By George Bate & Josh Reilly B.
Adaptions of popular video game stories have been increasingly common in Hollywood in recent years. Movies such as Super Mario Bros. exist as evidence that studios are looking to the video game industry for inspiration on their next film, despite a series of similar projects receiving negative reviews and a supposed “curse” on any movie based off of a video game.
Five Nights at Freddy’s is the latest video game to be turned into a feature film, and the question becomes whether or not it falls victim to the same sorts of mistakes and sloppy storytelling that have plagued such adaptations in the past. Does Blumhouse’s latest horror flick do what so many other game-to-movies haven’t been able to do and succeed, or does it fall once again into the cursed category?
The answer to that question is complicated, and perhaps in part dependent on the viewer’s interest in the deep and complex lore that the video game sets out, and the movie attempts to follow. Five Nights at Freddy’s follows a young man (played brilliantly by The Hunger Games star Josh Hutcherson), who struggles to hold down a job as he is hired to guard an abandoned children’s arcade/restaurant, Freddy Fazbear’s, but quickly learns that everything is not as it seems. This comes as he attempts to keep custody of his younger sister and still searches for information on his lost brother, who was kidnapped when they were kids. From there, the creepy animatronics come to life and secrets are revealed that will surely please long time fans of the game series.
Josh Hutcherson plays Mike Schmidt, the man in question who unknowingly takes the job at the spooky abandoned Chuck E. Cheese-esque setting. One of the best aspects of the Five Nights at Freddy’s movie is the character work they do with Schmidt, as a surprisingly sizable amount of time is spent developing his personal arc of grieving his lost brother and then attempting to keep hold of, and connect with, his younger sister. It feels unique that a horror movie such as this would dedicate so much time to the main character’s journey, but it makes this film feel more personal and emotional than expected, which was an unexpected yet pleasant surprise.
That being said, the filmmakers don’t appear to get the balance right between the characters’ personal stories, the lore underlying Freddy’s, and the scares for audiences to face. The premise of the original game is simple: playing as a security guard, the gamer must keep tabs on a series of black and white television screens playing live security camera footage from the rest of the building, showing spooky events involving creepy animatronic characters. Unfortunately, the movie fails to capture the game’s fundamentally simple yet brilliant premise. This is in part due to the story simply moving in other directions and, in turn, strangely too much focus on plot and storytelling, but it ultimately means that the suspenseful, gripping nature of the original game is lost in this movie adaptation entirely. It’s a shame, too, as it feels as if focusing on a simpler premise more akin to the source material could have benefited the rest of the film as well, which becomes notably complex and convoluted as the movie goes on.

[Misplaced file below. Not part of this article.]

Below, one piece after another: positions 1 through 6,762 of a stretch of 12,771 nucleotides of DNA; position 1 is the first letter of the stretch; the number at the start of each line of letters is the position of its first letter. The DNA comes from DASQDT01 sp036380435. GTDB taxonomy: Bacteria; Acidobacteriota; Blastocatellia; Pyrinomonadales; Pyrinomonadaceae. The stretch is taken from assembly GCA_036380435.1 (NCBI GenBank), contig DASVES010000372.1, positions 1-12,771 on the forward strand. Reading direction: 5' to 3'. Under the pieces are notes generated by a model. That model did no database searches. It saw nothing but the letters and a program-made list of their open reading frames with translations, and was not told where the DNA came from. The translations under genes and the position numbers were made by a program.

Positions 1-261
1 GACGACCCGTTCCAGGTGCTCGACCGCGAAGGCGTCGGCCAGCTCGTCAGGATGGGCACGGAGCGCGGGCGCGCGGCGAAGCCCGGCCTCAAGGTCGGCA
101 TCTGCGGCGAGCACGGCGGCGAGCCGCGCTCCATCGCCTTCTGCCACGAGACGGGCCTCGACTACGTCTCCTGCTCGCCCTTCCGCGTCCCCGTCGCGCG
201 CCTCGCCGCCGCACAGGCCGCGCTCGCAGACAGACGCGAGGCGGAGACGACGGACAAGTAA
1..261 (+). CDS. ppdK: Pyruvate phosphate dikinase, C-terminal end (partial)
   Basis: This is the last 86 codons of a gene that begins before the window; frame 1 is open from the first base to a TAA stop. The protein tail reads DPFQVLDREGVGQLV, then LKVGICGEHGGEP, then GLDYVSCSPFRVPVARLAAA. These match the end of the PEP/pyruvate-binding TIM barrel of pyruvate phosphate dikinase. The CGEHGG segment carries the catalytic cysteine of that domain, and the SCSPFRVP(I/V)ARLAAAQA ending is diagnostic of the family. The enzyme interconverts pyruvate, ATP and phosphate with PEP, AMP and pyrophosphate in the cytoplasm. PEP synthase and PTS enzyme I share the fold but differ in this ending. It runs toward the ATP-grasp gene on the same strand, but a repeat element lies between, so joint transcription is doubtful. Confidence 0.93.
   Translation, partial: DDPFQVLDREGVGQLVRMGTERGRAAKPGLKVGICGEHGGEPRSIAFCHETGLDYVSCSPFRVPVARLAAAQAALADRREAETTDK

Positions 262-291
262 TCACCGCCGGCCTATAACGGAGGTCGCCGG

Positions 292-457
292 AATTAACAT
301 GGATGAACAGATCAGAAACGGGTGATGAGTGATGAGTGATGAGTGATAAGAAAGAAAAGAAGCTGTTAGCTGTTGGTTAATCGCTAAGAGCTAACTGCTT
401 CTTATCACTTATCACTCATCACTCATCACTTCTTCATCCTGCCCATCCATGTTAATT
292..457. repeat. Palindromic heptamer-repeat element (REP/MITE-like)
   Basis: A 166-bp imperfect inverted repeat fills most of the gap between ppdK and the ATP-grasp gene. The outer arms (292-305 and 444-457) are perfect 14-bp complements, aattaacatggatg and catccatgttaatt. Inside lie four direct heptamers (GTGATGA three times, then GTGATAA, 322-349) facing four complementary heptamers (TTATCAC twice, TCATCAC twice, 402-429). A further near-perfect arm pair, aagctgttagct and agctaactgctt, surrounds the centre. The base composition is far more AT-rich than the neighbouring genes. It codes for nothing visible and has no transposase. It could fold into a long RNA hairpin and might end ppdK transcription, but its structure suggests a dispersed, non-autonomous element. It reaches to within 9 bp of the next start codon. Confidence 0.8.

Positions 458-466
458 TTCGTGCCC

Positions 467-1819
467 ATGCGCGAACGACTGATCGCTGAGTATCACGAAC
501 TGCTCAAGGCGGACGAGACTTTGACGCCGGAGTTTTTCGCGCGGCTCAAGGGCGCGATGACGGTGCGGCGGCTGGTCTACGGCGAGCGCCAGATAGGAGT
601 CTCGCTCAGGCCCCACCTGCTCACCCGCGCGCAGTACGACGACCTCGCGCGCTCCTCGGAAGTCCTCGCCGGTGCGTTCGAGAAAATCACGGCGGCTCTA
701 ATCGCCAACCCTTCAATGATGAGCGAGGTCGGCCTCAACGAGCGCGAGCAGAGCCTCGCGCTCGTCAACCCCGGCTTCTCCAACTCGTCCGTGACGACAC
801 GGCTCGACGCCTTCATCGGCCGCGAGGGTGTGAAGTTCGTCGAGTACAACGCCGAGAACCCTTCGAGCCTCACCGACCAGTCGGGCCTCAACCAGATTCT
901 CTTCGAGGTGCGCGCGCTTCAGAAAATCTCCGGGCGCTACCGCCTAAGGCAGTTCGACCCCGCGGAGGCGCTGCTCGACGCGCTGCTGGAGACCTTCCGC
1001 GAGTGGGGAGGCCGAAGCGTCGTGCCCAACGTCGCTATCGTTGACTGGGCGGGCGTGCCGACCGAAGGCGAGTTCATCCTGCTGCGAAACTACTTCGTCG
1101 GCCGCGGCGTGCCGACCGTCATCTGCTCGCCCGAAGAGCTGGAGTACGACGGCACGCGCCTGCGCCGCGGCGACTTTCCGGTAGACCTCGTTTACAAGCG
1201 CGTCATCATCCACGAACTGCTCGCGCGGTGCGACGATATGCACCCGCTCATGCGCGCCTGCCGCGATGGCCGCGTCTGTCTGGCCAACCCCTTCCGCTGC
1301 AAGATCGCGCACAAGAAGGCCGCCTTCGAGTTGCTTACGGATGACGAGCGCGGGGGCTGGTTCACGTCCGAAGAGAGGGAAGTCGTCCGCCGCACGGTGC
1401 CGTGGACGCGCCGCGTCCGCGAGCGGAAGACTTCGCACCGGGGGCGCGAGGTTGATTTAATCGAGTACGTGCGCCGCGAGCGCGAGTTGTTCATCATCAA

As Hutcherson’s hero begins to unravel the mystery of Freddy’s, and uncovers the reason behind the darkness at the location, the story becomes relatively bloated and messy, leading to a flat and predictable final act. A lot of this has to do with the filmmakers attempt to include some of the most important aspects of the game’s lore into this film, but these elements aren’t inserted with any degree of subtly or care, leading to a messy final product. Over the course of several games and books, the Five Nights at Freddy’s franchise has cultivated a deep history and lore that explains the ins and outs of the happenings, but, in the film adaption, that lore appears to be haphazardly included in a way that is confusing for general audiences who are unfamiliar with the game and dissatisfying for long term fans of the series.
On a more positive note, particular praise must go to Matthew Lillard for his performance in this film. Lillard is at the heart of the history and lore presented to audiences in this film, for better or worse, but he makes the most of his relatively small amount of screen time with a memorable and impactful turn (and an awesome easter egg referencing his role in Scream). The actor, who is perhaps best known for his role as Shaggy in Scooby Doo, strikes the perfect balance with his performance that the rest of the movie attempts to have as well, but without the same sort of success. Lillard immediately gives off spooky, odd energy in his first meeting with Hutcherson, but, as this is a PG-13 horror story that is based on a game series popular amongst children and adolescents, the actor also incorporates some humorous quirks into his performance fitting for the film’s tone.
Five Nights at Freddy’s is the latest in a long line of film adaptations of popular video game series, and is certainly not the worst of these by any stretch. The commitment to character work shown throughout is genuinely surprising and adds unexpected emotional heft to the proceedings, but the balance is off as far too much time on convoluted plotting at the expense of the streamlined scares that could come from the “haunted” abandoned pizzeria and children’s play premise.